End Of An Era: Nation Media Group’s Daily Monitor Accepts Uganda Goverment Censorship.
Ugandaâ€™s opposition-leaning Daily Monitor newspaper has submitted itself to pre-press censorship and government control, in a major coup by the president who is keen to have his son succeed him, sources say.
The authorities reopened the private daily after signing a pact with the government not to report on President Museveniâ€™s family, supposedly including credible reports that the 69-year-old is grooming his son, Brig Kainerugaba Muhoozi to succeed him.
â€The heart of Daily Monitor journalism is gone,â€ a source who attended a meeting that allowed the newspaper to resume said.
Police shut down The Daily Monitor and the tabloid Red Pepper newspapers on 20 May after they reported on Museveniâ€™s succession plans. Journalists were blocked from publishing while the authorities conducted a search for a confidential leaked letter by a senior military official they had quoted.
The Daily Monitor came under the government crackdown after it printed the memo by General David Sejusa aka Tinyefuza, alleging that there was a plan to kill senior official opposed to Museveni plan.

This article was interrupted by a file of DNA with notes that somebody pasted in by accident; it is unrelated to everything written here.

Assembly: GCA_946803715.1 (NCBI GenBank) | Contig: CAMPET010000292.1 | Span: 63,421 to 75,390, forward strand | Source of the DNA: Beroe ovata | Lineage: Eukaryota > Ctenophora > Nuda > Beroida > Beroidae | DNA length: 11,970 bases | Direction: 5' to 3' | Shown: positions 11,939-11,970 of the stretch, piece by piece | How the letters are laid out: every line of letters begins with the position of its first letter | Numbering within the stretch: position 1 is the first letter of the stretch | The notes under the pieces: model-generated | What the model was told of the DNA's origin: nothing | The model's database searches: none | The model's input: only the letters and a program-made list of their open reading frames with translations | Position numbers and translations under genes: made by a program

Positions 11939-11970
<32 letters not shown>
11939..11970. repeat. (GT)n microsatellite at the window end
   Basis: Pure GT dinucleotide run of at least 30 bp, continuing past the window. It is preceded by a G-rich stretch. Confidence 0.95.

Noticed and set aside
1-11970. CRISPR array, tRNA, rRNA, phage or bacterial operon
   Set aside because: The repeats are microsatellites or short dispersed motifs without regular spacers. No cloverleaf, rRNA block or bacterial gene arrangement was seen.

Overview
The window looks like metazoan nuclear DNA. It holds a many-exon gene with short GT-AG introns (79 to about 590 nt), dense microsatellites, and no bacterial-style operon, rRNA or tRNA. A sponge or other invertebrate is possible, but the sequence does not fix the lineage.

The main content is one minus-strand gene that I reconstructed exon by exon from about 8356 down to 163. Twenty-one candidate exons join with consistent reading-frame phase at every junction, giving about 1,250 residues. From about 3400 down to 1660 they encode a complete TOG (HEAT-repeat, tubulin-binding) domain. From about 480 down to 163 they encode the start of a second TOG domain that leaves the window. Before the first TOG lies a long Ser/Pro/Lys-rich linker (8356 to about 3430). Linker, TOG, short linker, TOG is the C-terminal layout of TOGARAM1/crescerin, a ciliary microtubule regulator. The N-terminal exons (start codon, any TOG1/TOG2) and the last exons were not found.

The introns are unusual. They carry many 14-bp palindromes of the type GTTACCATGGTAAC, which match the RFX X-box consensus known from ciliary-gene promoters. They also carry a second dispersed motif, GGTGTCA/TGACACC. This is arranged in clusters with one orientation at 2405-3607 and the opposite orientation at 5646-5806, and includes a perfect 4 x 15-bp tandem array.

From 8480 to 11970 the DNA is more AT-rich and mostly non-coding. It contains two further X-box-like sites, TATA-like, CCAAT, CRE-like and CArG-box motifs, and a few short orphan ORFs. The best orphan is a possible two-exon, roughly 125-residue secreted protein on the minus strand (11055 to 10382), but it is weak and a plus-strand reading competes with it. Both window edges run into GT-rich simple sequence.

â€˜They undertook to be sensitive to and not publish or air stories that can generate tensions, ethnic hatred, cause insecurity or disturb law and order,â€ Interior Minister Hilary Onek said, referring to the agreement the newspaper signed.
â€They undertook to tighten their internal editorial and gate keeping processes, to ensure that stories that impact especially on national security are subjected to the most rigorous scrutiny and verification process before they run,â€ Onek added in a statement.
â€They undertook that the Monitor newspaper will only publish or air stories which are properly sourced, verified and factual. They acknowledged that there had been violations of their editorial policy by their reporters and editors in Uganda,â€ he said.
Observers had all along warned that the police blockade would lead to great self-censorship in the future. This appears to have happened.
What Monitor signed is an agreement not to publish news touching on the presidentâ€™s family. In theory, when they want to, they will have to submit copies of their stories to the government for approval.
NMG CEO Linus Gitahi attended a number of meetings which culminated in the censorship deal.
Two radio stations in the Monitor offices will were also closed will be allowed to resume operation, but Red Pepper remains closed.
Muhoozi, commands Ugandaâ€™s Special Forces, an elite group that guards the president.